Our understanding of the pathogenesis of sepsis has been oversimplified during the past decades and, as a result, many clinical trials addressed the proinflammatory side when there was no evidence that hyperinflammation was dominant in patients. Some issues remain before we gain a complete picture of events leading to immunosuppression: Are the major sepsis-induced inhibitory mechanisms all established? What is the physician-caused part of immunosuppression, because sedatives, catecholamines, insulin-all immunosuppressive-are administered to the patient? Is the cellular energetic status crucial in maintaining immune functions? How important is the neuroendocrine-mediated part of immunosuppression? How preponderant is immune failure among other organ failures? Nonetheless, we can reasonably state that patients with sepsis present with features consistent with immunoparalysis. Consequently, stimulating the patient’s immune system may become a promising therapeutic strategy. As presented in this review, we delineate four types of therapeutic interventions: blocking soluble antiinflammatory mediators, restoring antigen-presenting cell function, restoring T lymphocyte function, and blocking apoptosis (). In order not to repeat the mistakes from the past, we should keep in mind that targeting a single mediator/function among many immune dysfunctions may be inefficient.
Putative target-directed therapies for restoring immune function during sepsis-induced immunosuppression based on biological staging.
Regarding an eventual blockade of IL-10 function, we presently lack enough consistent data in the human setting, and studies in animal models have provided contrasting results. AS101, with the capacity to inhibit IL-10, has been demonstrated to increase survival in septic mice (185
), whereas anti-IL-10 antibodies did not improve bacterial clearance and mortality in murine models (186
). That said, we may speculate that blocking a single mediator in a context where many inhibitory pathways are involved/activated, would remain inefficient (as was targeting a single proinflammatory mediator during the early cytokine cascade in septic shock). However, AS101 might still be interesting because it acts through different mechanisms (inhibition of IL-10, activation of macrophage functions, inhibition of IL-1β converting enzyme). Further investigations are required.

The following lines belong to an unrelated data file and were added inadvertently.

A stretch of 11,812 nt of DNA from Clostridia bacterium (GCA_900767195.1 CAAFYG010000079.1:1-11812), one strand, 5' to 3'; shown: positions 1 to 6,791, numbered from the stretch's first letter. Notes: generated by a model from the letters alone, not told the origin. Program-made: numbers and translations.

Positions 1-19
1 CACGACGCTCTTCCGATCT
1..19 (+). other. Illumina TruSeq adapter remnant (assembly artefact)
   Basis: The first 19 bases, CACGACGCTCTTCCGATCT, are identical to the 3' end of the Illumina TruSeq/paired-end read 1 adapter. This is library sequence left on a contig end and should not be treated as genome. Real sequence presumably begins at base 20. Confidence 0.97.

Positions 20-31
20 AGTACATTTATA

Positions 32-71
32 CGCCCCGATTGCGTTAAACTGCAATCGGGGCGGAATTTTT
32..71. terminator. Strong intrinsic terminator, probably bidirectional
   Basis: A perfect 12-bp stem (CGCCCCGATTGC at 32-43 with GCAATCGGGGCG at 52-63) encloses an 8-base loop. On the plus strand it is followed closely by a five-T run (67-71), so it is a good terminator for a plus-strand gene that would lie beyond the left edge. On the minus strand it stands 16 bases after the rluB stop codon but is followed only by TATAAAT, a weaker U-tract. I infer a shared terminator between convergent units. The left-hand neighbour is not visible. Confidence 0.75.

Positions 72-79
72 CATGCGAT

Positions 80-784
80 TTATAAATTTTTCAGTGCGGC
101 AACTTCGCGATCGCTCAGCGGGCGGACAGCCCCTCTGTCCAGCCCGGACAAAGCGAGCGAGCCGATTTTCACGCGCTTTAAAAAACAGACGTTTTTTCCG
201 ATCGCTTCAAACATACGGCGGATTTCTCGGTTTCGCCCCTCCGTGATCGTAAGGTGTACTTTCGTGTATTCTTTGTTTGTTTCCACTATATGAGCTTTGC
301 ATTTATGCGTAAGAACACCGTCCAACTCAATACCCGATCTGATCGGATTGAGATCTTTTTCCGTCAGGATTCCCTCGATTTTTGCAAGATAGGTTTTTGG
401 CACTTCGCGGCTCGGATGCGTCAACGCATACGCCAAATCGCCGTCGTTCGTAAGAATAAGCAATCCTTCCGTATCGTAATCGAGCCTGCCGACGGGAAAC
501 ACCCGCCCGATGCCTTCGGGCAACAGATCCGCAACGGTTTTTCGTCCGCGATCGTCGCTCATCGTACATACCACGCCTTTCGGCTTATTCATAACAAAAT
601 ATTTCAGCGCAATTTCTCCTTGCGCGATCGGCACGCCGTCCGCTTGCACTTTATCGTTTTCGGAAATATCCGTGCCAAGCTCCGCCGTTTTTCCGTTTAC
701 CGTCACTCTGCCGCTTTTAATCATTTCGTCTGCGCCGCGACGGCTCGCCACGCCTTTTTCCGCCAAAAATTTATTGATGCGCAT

Several molecules (IFN-γ, G-CSF, GM-CSF) have been used to stimulate monocyte functions and gave interesting preliminary ex vivo results (increase in mHLA-DR expression, restoration of cytokine production). Several prospective randomized multicenter trials using IFN-γ have been conducted in trauma patients. However, despite interesting results regarding secondary end points in some subgroups of patients (decreased severity in nosocomial infections, decreased mortality in infected patients), they remained inconclusive regarding overall mortality or infection rates (187
). Presneill et al. (189
) presented preliminary GM-CSF data in 10 patients with sepsis-induced respiratory failure. They observed modest improvement in gas exchange, ARDS resolution, and alveolar leukocyte phagocytic functions, but it was not accompanied by enhanced survival. In a prospective, randomized, placebo-controlled trial, Rosenbloom et al. (190
) investigated whether GM-CSF treatment can improve leukocyte functions and mortality in 40 septic patients. They observed a higher leukocyte count, increased mHLA-DR, and better cure/improvement of infection in the treated group but no difference in mortality. Nevertheless, it should be noted that these trials were designed without patient stratification, whereas drug efficacy should be assessed only in patients with established impairment in monocyte function. To our knowledge, only two studies stratified septic and trauma patients with respect to mHLA-DR. Because of the small number of patients included, it is not yet possible to reach conclusions on the impact of IFN-γ treatment in septic patients, but promising results have shown a decrease in mortality and/or rate of nosocomial infection (107